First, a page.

In the 1870s Degas' fascination with new pictorial effects led him to investigate different techniques and media, such as pastel, distemper and print-making. Pastel suited his purpose best and became his favourite means of expression: with pastel, he could draw and colour at the same time, building up rich effects of texture and modelling without the tedious delays of traditional oil-painting. To achieve the effect he wanted, Degas would dampen his pastels with steam from a kettle, rub them with his fingers and build up crusts of colour with scribbles and hatchings.
Degas was an obsessional artist, capable of being swept off his feet by whatever novelty or discovery had caught his imagination, whether it be photography, sculpture or some new etching technique. He tried both etching and lithography, and more or less invented a new printing process called monotype, which he used to produce scores of sparkling, inventive and surprisingly intimate scenes, including witty glimpses of brothel life.
In his own time, the sexuality of Degas' art was highly controversial. Even the ruthlessly honest ballet pictures were considered distasteful by many of his own contemporaries. Laundresses, dancers and cabaret singers - all of whom Degas loved to paint and draw - had a reputation for loose morals, so his pictures were found shocking by both the general public and his staunchly bourgeois family. And the studies of nudes, now greatly admired and apparently innocent, caused a scandal when Degas' own suggestion that we were viewing them "through a keyhole" was interpreted as voyeuristic.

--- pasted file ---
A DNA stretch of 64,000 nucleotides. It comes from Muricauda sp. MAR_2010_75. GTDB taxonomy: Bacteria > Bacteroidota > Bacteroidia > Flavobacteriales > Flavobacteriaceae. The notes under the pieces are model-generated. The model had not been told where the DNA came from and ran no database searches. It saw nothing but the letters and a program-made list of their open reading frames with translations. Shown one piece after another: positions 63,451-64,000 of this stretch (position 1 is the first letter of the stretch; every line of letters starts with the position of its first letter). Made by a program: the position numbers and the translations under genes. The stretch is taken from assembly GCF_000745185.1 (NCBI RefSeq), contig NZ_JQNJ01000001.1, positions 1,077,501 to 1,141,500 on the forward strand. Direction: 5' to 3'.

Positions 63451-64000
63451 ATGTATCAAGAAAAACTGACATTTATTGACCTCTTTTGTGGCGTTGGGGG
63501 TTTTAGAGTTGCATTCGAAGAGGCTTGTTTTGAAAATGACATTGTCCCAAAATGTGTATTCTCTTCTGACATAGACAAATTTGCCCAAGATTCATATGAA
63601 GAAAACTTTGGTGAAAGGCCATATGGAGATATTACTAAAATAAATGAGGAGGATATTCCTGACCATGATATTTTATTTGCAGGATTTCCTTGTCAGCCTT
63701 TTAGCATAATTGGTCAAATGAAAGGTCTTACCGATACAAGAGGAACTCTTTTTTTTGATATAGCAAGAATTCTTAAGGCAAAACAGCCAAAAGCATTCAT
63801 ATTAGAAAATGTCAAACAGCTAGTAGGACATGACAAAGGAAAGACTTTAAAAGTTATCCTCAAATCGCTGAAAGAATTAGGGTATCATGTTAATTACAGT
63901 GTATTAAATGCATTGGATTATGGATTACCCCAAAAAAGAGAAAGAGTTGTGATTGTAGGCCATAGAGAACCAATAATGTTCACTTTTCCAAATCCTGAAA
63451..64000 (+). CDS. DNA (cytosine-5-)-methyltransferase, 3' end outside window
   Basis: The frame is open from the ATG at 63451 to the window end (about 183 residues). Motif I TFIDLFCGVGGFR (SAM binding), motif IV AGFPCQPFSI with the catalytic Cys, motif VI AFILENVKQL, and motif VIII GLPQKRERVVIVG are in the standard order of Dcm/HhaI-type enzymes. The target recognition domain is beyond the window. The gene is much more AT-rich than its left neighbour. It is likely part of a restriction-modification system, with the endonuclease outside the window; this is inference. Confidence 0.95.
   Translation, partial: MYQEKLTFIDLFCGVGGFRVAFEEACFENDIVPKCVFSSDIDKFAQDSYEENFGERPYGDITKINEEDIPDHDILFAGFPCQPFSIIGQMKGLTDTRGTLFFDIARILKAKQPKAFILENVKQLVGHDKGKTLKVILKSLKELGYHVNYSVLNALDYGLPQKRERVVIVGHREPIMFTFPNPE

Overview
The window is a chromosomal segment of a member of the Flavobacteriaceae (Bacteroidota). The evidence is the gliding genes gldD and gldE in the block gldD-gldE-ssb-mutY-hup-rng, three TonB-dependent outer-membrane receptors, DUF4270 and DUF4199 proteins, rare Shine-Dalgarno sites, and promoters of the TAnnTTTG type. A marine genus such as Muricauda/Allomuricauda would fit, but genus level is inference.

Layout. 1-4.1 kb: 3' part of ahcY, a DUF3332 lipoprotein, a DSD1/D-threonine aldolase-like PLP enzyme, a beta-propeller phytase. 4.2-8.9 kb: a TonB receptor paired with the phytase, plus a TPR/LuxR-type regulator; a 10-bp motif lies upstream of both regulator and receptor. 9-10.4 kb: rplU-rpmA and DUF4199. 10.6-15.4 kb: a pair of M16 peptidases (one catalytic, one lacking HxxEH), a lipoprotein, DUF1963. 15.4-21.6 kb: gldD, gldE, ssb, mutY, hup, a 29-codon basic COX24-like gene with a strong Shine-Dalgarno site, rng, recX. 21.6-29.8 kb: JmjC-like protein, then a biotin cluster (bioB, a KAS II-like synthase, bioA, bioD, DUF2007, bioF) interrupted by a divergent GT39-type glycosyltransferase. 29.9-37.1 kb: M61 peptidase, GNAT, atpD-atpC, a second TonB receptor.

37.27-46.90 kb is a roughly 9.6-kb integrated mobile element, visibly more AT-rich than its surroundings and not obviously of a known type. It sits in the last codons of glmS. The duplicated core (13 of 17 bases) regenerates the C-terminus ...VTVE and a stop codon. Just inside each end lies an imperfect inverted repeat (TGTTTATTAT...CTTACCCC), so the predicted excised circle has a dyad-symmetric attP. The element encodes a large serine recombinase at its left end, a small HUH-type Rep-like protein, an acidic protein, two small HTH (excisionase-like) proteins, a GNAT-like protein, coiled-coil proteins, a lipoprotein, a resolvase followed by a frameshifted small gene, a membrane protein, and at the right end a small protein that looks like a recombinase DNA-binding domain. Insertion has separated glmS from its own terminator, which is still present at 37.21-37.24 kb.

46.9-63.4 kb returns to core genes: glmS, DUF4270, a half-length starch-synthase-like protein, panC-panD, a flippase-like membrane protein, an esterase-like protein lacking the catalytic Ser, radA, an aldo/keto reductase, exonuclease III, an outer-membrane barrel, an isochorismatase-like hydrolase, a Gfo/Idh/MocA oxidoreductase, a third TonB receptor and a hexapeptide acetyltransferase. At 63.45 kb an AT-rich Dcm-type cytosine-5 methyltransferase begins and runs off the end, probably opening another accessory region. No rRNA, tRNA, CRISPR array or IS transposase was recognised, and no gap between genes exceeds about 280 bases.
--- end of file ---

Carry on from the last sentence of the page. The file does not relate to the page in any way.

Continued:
By the middle of his career, Degas' subject-matter was clearly established: portraits of friends, nudes, dancers and singers, laundresses and jockeys provided the basis for thousands of his drawings, pastels, paintings, prints and sculptures. He was an immensely hard-working, prolific artist, who gradually retreated into the world of his own studio, relying less and less on direct observation, and working increasingly from memory and his stockpile of drawings.
Degas would very often repeat his own compositions, adding a figure or inventing a new, quite imaginary combination of colours in his search for an image that satisfied him. Figures or horses from one painting crop up again in a different picture, years or even decades later. We are reminded of Degas' early years of study and his reverence for tradition: "No art was ever less spontaneous than mine," he wrote. "What I do is the result of reflection and study of the great masters; of inspiration, spontaneity, temperament I knew nothing."